The December 10th, 1971 APTA Paddle Newsletter published the first ranking for Men and Women
"National Rankings were initiated this year for the first time. Men's teams were ranked on the basis of play in at least 3 of 7 specifically selected tournaments during the year and the Women's on the basis of 2 of 5 tournaments. The tournaments were selected and weighted on the basis of the size and quality of the draw."
Gordon Gray and Jesse Sammis III were ranked first in the Men's and B. J. DeBree and Gloria Dillenbeck were first in the Women's
[click image at left to enlarge and see full list]
Source:The APTA Paddle Newsletter, Vol 3, No 1, December 10, 1971
The Princeton Club in New York City played host to the 1972 Annual Meeting, with 132 people in attendance.
President Peter Thistle reported on the escalating growth of the sport; the increasing tournament activity; the establishment of the Equipment Committee to ensure uniform playing conditions for the game, and the success of the new initiative to include individual membership in the APTA.
Dues and selling plans and specifications for courts provided most of the total income of $14,274.74 and contributed to a healthy profit of $7,722.37. The net worth of the APTA now stood at $19,267.27
Secretary Robert A. Brown provided a detailed account of the activities of the Secretary’s Office – answering requests for literature and information on the game, providing plans and specifications for courts (at a price of $30), and a summary of how these requests had grown over the pas[...]
Philip W. Osborne had been an active player in the New York metropolitan area at Englewood Field Club, NJ until he was relocated to Pittsburgh, which at the time was a platform tennis desert. He set about changing this and he did. Initially he tried to convince clubs to build courts but was turned down. So, he built his out facility, Fox Chapel Racquet Club, and that was the start of what has become one of the most active regions for the game in the country. Osborne, who worked for Alcoa, was a keen supporter of the aluminum deck that became the standard in the early 1970s. (Fox Chapel Racquet Club)
Source: "Minutes of Annual Meeting" The APTA Paddle Newsletter Vol. 4 No. 1
In the summer of 1972 Robert A. Brown, Secretary of the APTA, approached Fox Meadow Tennis Club with the idea of constructing a space to house APTA files and memorabilia.
Although the concept was initially well received and discussions went as far as developing a conceptual drawing, the project ultimately did not proceed.
This was the first attempt at developing a Museum and Hall of Fame.
Letter Aug 4, 1972 from APTA to FMTC re space
Source: Personal communication from Robert A. Brown, 2013
In 1972 Web and Dottie Otis returned to Ross, California, from a government assignment in Washington, D.C., where they had been introduced to platform tennis. Armed with plans for a court, they employed a local contractor, Bim Lansill, to erect an all-wooden court over a small swimming pool on a hillside above their home.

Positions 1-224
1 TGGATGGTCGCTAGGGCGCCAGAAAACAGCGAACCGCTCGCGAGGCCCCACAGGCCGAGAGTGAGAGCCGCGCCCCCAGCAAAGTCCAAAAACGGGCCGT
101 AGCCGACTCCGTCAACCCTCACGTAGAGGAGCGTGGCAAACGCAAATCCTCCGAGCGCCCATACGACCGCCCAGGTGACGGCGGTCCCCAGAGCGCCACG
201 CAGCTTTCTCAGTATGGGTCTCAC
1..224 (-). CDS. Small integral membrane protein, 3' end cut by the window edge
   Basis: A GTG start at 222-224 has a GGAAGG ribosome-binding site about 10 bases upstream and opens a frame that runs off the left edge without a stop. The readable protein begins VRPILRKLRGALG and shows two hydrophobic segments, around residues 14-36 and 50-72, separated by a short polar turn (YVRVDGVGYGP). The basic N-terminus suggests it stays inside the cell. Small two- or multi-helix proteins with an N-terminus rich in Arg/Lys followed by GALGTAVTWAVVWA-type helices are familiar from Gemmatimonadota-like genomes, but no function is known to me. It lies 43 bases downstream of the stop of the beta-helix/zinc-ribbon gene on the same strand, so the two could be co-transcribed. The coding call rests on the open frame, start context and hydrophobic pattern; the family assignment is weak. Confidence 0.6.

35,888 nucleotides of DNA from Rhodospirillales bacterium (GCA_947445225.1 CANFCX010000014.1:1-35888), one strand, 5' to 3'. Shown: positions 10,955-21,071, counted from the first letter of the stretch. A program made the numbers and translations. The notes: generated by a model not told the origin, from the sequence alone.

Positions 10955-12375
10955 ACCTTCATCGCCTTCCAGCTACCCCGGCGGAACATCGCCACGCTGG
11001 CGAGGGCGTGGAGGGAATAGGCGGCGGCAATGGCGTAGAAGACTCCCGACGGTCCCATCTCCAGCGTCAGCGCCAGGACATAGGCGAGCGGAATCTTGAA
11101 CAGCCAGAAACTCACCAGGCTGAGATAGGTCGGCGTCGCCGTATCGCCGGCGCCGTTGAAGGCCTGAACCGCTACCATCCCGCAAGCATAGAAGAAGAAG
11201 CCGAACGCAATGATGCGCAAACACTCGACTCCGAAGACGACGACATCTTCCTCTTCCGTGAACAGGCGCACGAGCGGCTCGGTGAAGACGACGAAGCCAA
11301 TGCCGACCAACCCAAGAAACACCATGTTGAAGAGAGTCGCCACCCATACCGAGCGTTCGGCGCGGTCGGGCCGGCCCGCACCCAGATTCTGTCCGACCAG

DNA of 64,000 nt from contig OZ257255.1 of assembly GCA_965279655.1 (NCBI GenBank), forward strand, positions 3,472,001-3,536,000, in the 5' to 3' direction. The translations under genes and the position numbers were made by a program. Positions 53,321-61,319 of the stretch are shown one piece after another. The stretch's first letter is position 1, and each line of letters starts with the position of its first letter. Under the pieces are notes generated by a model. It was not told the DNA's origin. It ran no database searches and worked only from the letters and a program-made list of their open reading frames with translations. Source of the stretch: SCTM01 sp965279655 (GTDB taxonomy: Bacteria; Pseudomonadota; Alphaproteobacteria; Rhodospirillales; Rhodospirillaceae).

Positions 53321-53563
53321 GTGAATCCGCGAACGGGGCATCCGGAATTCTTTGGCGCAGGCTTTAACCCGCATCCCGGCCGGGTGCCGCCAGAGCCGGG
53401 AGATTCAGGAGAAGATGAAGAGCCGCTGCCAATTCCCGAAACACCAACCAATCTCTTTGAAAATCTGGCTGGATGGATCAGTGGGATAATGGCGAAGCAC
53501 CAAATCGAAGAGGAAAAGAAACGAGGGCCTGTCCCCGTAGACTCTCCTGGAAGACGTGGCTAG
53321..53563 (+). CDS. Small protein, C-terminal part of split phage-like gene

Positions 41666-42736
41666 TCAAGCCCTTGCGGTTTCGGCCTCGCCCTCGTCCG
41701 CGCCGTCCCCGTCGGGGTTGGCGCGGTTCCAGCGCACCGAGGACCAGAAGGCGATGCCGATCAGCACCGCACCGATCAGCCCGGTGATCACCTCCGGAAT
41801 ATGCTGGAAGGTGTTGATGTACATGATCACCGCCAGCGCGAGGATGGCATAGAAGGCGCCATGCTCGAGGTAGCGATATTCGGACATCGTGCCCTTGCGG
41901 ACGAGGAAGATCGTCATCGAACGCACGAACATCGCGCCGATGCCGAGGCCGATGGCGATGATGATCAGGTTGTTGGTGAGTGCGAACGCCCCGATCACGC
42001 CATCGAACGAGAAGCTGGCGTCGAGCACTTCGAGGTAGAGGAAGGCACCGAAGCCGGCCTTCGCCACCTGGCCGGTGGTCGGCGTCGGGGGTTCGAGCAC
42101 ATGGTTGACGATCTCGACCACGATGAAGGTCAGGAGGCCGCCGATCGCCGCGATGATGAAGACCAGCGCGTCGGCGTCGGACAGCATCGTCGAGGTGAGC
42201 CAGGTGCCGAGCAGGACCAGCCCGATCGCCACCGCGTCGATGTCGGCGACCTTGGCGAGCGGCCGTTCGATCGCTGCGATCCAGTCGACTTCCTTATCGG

Two more private courts were soon erected in Ross, and in 1975 an amorphous group calling themselves the Ross Valley Hunt Club conducted the first tournament in Northern California.
By 1978 Ross, with a population of 2,700, had a public court in the town park.
In addition to Ross, the 1970s were a time of growth throughout the region. San Jose Steel constructed grade-level courts on a tennis court surface in various locations from San Diego to Salishan, Oregon. The facility that drew the most attention was the Cabrillo Athletic Club in San Diego. The manager a[...]
During his active playing career Bob Kingsbury's wife keep a scrapbook of tournament records, newspaper article, photographs, etc.
The scrapbook also contained information on events at Kingsbury's home club, Fox Meadow Tennis Club in Scarsdale NY.
A number of newspaper articles are from local Scarsdale papers and these have been difficult to find as newspaper editions during the 1970s have yet to be digitized. As such the scrapbook provides some valuable historical records not available elsewhere.
Source: Donated to the PTMHOFF by Robert R Kingsbury
Up until 1973, all National Championships had been held in or around New York City, primarily at Fox Meadow Tennis Club in Scarsdale, which had the most courts. The other two founding clubs of the APTA—The Field Club in Greenwich, CT, and Manursing Island Club in Rye, NY—also hosted, as did the Englewood Club, in Englewood, NJ.
In the fall of 1971, the Cleveland Committee, headed by Carrington Clark, submitted a comprehensive proposal to the APTA Board to host the Men’s National Championship. After some consideration, the Board approved the plan to move the Nationals. The 1973 Men’s Nationals in Cleveland were highly successful, and it signified the start of an era when the Nationals moved to a different location each year. It returned to Fox Meadow from 1974 to 1979; Montclair, New Jersey, from 1980 to 1982; New Canaan, Connecticut, in 1983; and Cleveland, Ohio, in 1984.